In one of the stranger moments of his presentation, Guinness tries to connect the three ideals of the French Revolution–liberty, fraternity, and equality–with the rise of Marxism, postmodernism, the secularism of the academy, and the American Left. Guinness is not wrong here. But he also seems completely unaware that ideals such as liberty, fraternity, and equality also motivated American reformers who believed that these ideals were part of the legacy of the American Revolution. Anti-federalism, abolitionism, workers’ rights movements, the Civil Rights movement, the Women’s Rights movements, American utopian movements, and many others preached liberty, fraternity, and equality.  But for Guinness, these ideals have “nothing to do” with the legacy of American Revolution “and its biblical roots.”

We should be very, very wary of Guinness’s use of the past. In fact, he is not doing history at all. Guinness takes two highly contested claims–that the American Revolution was Christian and the French Revolution was not–and uses them to build his critique of the American hour. He is using the past to advance a cultural and political agenda and doing it badly. He comes across as just another partisan.

Is the Old Frank(y) Schaeffer Back?

17ca2-frank_schaefferFrank Schaeffer, the son of mid-century evangelical public theologian Francis Schaeffer, worked very closely with his father, Jerry Falwell Sr, Pat Robertson, and others in the creation of the Christian Right. About thirty years ago, he turned his back on his father’s legacy and became a prominent voice on the religious left. Back in 2007, before I started The Way of Improvement Leads Home, I reviewed his memoir Crazy for God at the now dormant Religion in American History blog.

In Micah Danney‘s recent Newsweek profile, Schaeffer talks about abortion in a more nuanced way than he did in the 1970s and 1980s. But I still hear some echoes from the old days when he was producing films based on his father’s book Whatever Happened to the Human Race.

Here is a taste:

Sitting in a coffee shop in downtown Boston in November, Schaeffer skewered the religious conservative movement he once served. His politics are much more progressive across the board, he said. Yet on abortion, the issue so central to his father’s legacy and his own path through fame, fortune and influence, he is critical of the left.

His fellow progressives are overly simplistic about it, he said, and dangerously so. They underestimate the impact that Roe v. Wade had on those who disagree with it. That miscalculation has turned the impact into a shock wave that continues to drive seismic shifts in American politics, powering Republican politicians into positions they then use to legislate against just about every other cause important to Democrats.

“Essentially, [liberals] have not honestly dealt with the fact that they had upset an apple cart that has changed American history. They just want it to all go away,” Schaeffer said. “‘We’re not talking about it because it’s settled.’ Well, it was never settled, and the poll numbers show that it is still not settled because it’s not just a bunch of old farts who are on the pro-life side. You have a whole younger generation of people coming up who aren’t even supporters of the Republicans.”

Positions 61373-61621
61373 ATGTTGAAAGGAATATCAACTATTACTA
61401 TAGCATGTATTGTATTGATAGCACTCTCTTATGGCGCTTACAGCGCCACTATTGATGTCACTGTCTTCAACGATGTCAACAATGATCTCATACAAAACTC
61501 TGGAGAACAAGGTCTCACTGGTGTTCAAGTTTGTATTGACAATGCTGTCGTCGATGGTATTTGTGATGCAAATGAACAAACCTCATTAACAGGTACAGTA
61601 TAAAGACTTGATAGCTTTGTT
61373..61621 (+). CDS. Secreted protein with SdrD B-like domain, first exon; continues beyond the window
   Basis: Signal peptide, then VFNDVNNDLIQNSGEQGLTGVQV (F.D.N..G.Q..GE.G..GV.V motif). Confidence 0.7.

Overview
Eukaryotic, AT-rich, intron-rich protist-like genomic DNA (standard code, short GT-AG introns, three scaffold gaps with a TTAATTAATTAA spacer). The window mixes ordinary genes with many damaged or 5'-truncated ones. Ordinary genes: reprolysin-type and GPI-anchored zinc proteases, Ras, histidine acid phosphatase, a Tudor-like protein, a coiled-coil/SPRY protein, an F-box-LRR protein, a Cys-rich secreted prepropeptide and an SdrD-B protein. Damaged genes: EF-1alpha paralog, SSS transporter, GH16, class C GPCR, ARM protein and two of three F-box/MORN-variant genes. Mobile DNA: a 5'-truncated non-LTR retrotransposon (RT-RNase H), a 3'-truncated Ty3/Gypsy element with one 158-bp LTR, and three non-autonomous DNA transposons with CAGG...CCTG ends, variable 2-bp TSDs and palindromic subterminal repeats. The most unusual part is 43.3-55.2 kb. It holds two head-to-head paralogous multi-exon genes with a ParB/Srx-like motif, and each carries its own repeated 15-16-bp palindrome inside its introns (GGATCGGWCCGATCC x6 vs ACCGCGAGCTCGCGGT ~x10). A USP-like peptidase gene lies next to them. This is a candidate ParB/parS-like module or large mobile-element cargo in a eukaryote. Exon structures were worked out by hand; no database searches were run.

Twenty-five years ago, 56 percent of Americans identified as pro-choice and 33 percent as pro-life, according to Gallup. As of May 2019, pro-choicers have declined to 46 percent and the pro-life movement claims 49 percent of the population.

Schaeffer calls himself pro-choice but anti-Roe v. Wade. Life does begin at conception, he said, at least biologically. He sees the Democratic Party’s stance as “slavish and dogmatic,” and painfully neglectful of sincere moral outrage that smolders unabated on the other side of the issue. He pointed out that the Supreme Court’s decision in 1973 followed the legalization of abortion in a number of European countries, but argues it went further than all of them. That amounted to an “in your face” insult, he said, and added to a deep moral injury felt by a huge number of Americans whose religious convictions are central to their lives.

“We’re going up to 23 weeks. We’re going to divide it into trimesters and say it’s all fine and this is just a blob of tissue,” Schaeffer said. Extending that logic so close to the moment of birth and putting it all under a mantra of choice was an invitation to righteous backlash, Schaeffer argued.

By discounting such a large segment of the population’s concerns about the morality of the act, liberal dogma around abortion violates the central Christian principle of integration, Schaeffer said.

“We pretend that half our population doesn’t exist, and we tell them to just deal with it,” he said.

Pro-choicers will never get pro-lifers to cross the bridge to their side, Schaeffer said. A healthier relationship overall could start with a more honest national conversation about abortion procedures, according to Schaeffer, as well as issues like the future of genomics. All of it, he said, has implications for how we regard life and how lives will be affected.